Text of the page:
North Fork Battle Creek, Eagle Canyon Fish Passage Assessment
Eagle Canyon is located on the border of Tehama and Shasta counties in Northeastern California and is on the North Fork Battle Creek; a tributary to the Sacramento River. North Fork Battle Creek is as an important watershed for anadromous salmonids and Eagle Canyon has been identified as a barrier to migrating fish. Battle Creek has historically been critically significant habitat for Central Valley spring-run Chinook salmon (state- and federally listed as threatened), the Sacramento River winter-run Chinook salmon (state- and federally listed as endangered), and the Central Valley steelhead (federally listed as threatened). In 1999 multiple government agencies, Pacific Gas and Electric (PG&E) and non-government organizations created a partnership establishing the Battle Creek Salmon and Steelhead Restoration Project to restore approximately 42 miles of habitat.
Eagle Canyon is a narrow gorge that is over 200 feet deep with walls that are nearly vertical. Several large rocks in the channel are fish barriers that jeopardize the success of the Restoration Project. Two very large rock barriers are the focus of this project. One barrier is located approximately 600 feet downstream from the PG&E’s Eagle Canyon Diversion Dam, and the second barrier is approximately 1,000 feet upstream of the dam. The downstream barrier occurs within a debris field created by blasting associated with the construction of a tunnel and elevated flume. The upstream barrier is a 250-foot reach of rock-fall debris that has locally buried the channel with car-and bus-sized blocks of rock. Both sites occur in remote and very rugged locations that are not accessible by terrestrial vehicles.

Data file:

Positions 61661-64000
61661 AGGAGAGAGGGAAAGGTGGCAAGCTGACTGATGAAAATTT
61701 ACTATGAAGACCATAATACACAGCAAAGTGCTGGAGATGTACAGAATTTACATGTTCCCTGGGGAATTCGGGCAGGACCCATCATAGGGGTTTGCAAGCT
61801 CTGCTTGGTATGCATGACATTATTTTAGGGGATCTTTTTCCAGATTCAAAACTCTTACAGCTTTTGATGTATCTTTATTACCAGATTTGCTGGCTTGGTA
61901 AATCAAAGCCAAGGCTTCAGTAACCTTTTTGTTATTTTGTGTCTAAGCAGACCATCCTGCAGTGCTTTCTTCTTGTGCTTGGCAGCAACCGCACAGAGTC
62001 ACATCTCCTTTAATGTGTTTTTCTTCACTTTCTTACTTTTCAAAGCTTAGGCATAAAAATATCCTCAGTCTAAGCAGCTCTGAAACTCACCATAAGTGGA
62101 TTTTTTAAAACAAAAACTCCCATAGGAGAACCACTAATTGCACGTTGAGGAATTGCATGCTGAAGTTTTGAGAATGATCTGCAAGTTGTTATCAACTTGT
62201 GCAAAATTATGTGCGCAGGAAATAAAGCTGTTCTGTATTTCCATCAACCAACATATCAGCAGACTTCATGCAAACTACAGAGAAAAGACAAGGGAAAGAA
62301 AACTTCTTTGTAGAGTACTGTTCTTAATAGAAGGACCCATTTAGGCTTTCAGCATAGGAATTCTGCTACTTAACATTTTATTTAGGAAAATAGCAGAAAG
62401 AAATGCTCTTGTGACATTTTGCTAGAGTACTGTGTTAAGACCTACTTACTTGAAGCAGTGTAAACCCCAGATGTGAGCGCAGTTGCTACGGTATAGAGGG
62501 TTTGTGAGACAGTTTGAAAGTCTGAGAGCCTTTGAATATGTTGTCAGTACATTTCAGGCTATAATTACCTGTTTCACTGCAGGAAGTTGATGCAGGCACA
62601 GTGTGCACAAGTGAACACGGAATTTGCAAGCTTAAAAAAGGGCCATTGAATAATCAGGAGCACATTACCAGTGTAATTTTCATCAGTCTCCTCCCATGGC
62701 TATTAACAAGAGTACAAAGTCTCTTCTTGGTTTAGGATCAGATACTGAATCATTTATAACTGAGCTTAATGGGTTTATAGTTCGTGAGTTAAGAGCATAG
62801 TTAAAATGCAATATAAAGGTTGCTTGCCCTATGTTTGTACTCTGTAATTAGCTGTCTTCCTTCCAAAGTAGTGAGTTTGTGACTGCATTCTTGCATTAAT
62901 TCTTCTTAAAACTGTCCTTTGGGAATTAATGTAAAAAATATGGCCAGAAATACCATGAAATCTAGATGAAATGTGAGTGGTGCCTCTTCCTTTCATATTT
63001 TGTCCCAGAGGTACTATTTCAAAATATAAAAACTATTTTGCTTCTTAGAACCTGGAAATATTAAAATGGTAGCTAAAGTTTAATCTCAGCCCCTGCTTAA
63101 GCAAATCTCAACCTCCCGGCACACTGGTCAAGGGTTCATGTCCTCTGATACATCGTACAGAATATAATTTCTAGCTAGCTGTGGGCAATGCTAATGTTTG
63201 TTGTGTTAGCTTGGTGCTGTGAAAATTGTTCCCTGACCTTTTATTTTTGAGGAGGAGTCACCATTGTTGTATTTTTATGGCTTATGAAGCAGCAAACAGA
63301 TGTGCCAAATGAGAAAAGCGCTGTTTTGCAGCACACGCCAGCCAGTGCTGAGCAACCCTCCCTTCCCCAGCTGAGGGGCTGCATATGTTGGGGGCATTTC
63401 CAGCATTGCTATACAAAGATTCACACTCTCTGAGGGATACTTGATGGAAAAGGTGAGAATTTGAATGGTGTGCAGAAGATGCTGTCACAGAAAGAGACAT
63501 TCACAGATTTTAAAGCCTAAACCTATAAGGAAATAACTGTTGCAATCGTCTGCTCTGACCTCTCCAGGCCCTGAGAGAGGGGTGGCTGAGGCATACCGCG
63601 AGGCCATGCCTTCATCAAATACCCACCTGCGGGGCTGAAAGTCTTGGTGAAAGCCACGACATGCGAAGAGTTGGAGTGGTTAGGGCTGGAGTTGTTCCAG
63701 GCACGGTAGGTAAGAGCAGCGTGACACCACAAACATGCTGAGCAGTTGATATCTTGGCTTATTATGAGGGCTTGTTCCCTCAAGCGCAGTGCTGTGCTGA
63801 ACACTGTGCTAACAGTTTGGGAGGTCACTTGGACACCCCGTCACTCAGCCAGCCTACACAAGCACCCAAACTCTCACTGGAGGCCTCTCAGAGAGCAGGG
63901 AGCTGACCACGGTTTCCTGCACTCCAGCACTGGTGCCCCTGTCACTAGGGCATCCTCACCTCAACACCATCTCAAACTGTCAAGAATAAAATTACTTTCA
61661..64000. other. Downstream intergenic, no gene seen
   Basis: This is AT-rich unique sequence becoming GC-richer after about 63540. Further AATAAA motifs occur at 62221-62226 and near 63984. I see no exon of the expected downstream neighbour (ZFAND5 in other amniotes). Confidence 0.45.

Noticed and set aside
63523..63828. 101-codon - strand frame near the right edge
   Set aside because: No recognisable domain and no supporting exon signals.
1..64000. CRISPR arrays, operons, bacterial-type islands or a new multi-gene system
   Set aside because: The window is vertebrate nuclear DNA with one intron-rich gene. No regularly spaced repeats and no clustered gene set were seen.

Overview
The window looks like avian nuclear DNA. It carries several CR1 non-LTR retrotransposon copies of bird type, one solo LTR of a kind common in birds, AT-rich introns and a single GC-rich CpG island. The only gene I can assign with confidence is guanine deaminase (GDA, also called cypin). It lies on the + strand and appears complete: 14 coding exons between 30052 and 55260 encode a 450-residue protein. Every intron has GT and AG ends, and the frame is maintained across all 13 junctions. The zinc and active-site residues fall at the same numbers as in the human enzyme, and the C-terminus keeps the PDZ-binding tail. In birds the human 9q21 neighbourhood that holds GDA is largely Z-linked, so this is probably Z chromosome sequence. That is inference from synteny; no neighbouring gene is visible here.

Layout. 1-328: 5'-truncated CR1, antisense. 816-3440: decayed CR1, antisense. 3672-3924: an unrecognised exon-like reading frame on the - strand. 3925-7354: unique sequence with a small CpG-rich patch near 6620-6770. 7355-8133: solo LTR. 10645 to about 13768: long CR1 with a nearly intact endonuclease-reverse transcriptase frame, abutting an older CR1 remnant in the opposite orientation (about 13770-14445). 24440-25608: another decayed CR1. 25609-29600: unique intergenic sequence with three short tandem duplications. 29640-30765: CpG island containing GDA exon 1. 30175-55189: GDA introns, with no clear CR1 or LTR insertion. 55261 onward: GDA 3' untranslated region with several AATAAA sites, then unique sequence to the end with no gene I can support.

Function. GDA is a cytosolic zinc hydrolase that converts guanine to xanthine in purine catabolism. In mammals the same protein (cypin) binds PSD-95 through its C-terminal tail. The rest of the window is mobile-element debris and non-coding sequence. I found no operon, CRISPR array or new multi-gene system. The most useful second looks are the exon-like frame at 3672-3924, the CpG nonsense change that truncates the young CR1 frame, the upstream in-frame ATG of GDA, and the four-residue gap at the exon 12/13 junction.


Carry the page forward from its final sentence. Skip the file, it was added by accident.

GMA was tasked with documenting existing topographic conditions at the two separate sites in Eagle Canyon. Due to the complex nature of the boulders and terrain, data acquisition was achieved using multiple sources. The bulk of the data was acquired using a terrestrial laser scanner (TLS), producing a high resolution point cloud capturing all exposed surfaces of rocks and voids between boulders. Total station surveys were used to fill in areas not captured by the laser scanner, such as bathymetric and highly vegetated areas. Single beam sonar was deployed using a 3-foot mini-cataraft to acquire data in areas of deep or high velocity water. Aerial photos and additional point cloud data were acquired using a small unmannd aerial vehicle.
The TLS, LiDAR, sUAS, single beam sonar, and conventional survey data were integrated to produce various products including point cloud data sets, a mesh surface, and a Triangulated Irregular Network (TIN) surface that were used for hydraulic analysis and engineering design.